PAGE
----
COVID-19 draws apparel manufacturers into the surgical mask business
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Last week, Kathlin Argiro, a professor at the Fashion Institute of Technology and the chief product officer at Altress, a small dressmaking company, got a request from a local hospital in New York City. The hospital wanted to know whether Altress could make surgical masks.
Around the country, hospitals have been running dangerously low on medical supplies — in particular, protective gear like face masks. Doctors and nurses have been reusing the same mask for days and cobbling masks together out of office supplies.
Argiro’s company pivoted. It’ll make 1,000 masks this week.
“The masks themselves are actually pretty easy to make, especially for an experienced sewer, they’re really quite simple,” Argiro said.
Thing is, the Altress team usually works together. One person cuts, another sews, another assembles. But since they’re working from home, “every sewer is doing every part of the process,” Argiro said.
“So that is a huge challenge. It’s just the logistics of having to sew in this way is not efficient at all.”
Altress. Hanes. The fashion designer Christian Siriano. And lots of smaller apparel companies. They’re all getting into the mask-making business.
But surgical masks are not the ideal protection for health care workers treating COVID patients. They often need heavier duty masks, N95s, which are in very short supply right now and are harder to make.
Manufacturers need special material, a type of polypropylene. And they need certain equipment, too.
“One of the key things is you need the machines to actually make them and one of the machines that can actually take polypropylene and convert it into the mask,” said Yogesh Bahl, a managing director at Alix Partners.
The companies that make N95s, like 3M and Honeywell, are ramping up production. It’s not yet clear whether they’ll be able to meet demand.
COVID-19 Economy FAQs
What’s the outlook for vaccine supply?
Chief executives of America’s COVID-19 vaccine makers promised in congressional testimony to deliver the doses promised to the U.S. government by summer. The projections of confidence come after months of supply chain challenges and companies falling short of year-end projections for 2020. What changed? In part, drugmakers that normally compete are now actually helping one another. This has helped solve several supply chain issues, but not all of them.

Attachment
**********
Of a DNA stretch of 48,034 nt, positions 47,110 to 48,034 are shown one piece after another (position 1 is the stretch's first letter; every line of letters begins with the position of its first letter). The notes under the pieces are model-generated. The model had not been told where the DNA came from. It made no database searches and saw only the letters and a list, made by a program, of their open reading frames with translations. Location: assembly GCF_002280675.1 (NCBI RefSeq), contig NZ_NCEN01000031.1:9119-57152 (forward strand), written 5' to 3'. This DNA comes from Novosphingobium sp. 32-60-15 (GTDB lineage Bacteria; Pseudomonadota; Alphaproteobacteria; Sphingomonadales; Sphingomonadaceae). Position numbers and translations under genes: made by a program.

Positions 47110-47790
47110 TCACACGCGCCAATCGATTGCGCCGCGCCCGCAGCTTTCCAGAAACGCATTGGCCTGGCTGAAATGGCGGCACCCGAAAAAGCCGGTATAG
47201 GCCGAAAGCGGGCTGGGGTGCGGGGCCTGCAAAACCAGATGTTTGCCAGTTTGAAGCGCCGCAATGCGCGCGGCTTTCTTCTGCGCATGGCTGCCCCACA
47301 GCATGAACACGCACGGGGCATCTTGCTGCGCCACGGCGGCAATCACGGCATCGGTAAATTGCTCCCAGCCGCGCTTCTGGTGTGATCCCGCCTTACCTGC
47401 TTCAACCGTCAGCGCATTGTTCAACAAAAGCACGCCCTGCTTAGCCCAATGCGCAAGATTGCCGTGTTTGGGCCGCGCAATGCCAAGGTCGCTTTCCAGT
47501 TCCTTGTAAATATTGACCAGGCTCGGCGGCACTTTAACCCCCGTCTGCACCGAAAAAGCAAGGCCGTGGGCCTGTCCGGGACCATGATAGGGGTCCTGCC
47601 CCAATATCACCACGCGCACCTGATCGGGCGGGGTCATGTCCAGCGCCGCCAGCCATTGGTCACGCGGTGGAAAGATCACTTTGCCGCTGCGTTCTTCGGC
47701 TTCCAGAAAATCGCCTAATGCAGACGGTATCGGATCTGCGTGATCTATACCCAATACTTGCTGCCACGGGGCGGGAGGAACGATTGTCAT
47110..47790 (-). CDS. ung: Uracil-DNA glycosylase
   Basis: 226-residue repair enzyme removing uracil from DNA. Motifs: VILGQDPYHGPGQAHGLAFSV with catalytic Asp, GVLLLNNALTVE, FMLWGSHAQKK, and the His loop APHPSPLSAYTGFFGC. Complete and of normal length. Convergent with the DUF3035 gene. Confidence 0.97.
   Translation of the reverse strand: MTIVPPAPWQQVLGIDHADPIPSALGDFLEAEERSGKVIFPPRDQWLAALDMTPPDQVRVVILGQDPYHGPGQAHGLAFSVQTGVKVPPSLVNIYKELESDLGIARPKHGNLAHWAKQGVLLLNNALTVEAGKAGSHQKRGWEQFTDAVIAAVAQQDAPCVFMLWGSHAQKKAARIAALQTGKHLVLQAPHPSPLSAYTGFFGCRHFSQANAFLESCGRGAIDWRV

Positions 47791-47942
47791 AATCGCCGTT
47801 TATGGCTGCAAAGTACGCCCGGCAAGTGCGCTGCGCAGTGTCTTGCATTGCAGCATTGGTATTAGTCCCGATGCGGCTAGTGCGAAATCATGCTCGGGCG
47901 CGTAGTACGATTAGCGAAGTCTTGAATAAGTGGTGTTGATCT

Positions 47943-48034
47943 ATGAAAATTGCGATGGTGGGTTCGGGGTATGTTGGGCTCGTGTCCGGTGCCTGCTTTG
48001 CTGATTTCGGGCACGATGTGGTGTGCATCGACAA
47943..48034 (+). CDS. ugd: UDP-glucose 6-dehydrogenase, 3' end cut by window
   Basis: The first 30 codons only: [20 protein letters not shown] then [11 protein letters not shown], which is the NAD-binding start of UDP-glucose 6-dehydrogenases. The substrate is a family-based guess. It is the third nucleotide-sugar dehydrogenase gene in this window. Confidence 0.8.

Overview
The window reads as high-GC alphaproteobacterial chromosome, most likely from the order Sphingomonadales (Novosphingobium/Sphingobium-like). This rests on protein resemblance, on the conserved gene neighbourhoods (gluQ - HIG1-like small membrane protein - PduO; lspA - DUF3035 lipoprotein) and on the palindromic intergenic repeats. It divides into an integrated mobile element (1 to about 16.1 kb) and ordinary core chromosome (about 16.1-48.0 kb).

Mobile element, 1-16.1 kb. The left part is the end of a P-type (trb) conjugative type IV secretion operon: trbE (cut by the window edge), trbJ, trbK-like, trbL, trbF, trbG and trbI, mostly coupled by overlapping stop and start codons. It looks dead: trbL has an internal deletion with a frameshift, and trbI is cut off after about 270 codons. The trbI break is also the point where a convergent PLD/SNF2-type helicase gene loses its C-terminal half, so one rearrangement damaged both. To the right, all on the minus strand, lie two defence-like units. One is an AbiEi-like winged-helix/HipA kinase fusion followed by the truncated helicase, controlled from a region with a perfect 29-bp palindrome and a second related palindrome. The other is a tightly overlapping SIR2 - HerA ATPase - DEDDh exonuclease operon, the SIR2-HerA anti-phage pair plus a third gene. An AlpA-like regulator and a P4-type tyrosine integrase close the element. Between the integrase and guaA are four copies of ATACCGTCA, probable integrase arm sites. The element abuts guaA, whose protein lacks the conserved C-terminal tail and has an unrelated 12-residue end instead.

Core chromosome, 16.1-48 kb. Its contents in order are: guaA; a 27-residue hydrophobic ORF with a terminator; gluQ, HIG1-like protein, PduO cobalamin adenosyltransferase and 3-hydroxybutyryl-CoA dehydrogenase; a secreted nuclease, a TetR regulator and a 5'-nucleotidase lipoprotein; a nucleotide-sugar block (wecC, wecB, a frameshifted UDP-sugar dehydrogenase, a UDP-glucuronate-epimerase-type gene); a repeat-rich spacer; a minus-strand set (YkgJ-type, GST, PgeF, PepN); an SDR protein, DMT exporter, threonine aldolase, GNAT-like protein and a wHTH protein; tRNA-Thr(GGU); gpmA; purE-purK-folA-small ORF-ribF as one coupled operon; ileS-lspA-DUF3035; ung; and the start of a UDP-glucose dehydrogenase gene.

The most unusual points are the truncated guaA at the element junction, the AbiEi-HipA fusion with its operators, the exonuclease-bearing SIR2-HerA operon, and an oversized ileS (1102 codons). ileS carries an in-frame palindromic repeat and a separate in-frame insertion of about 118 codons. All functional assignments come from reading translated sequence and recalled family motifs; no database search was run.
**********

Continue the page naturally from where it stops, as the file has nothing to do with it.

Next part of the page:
How has the pandemic changed scientific research?
Over the past year, while some scientists turned their attention to COVID-19 and creating vaccines to fight it, most others had to pause their research — and re-imagine how to do it. Social distancing, limited lab capacity — “It’s less fun, I have to say. Like, for me the big part of the science is discussing the science with other people, getting excited about projects,” said Isabella Rauch, an immunologist at Oregon Health & Science University in Portland. Funding is also a big question for many.
What happened to all of the hazard pay essential workers were getting at the beginning of the pandemic?
Almost a year ago, when the pandemic began, essential workers were hailed as heroes. Back then, many companies gave hazard pay, an extra $2 or so per hour, for coming in to work. That quietly went away for most of them last summer. Without federal action, it’s mostly been up to local governments to create programs and mandates. They’ve helped compensate front-line workers, but they haven’t been perfect. “The solutions are small. They’re piecemeal,” said Molly Kinder at the Brookings Institution’s Metropolitan Policy Program. “You’re seeing these innovative pop-ups because we have failed overall to do something systematically.”
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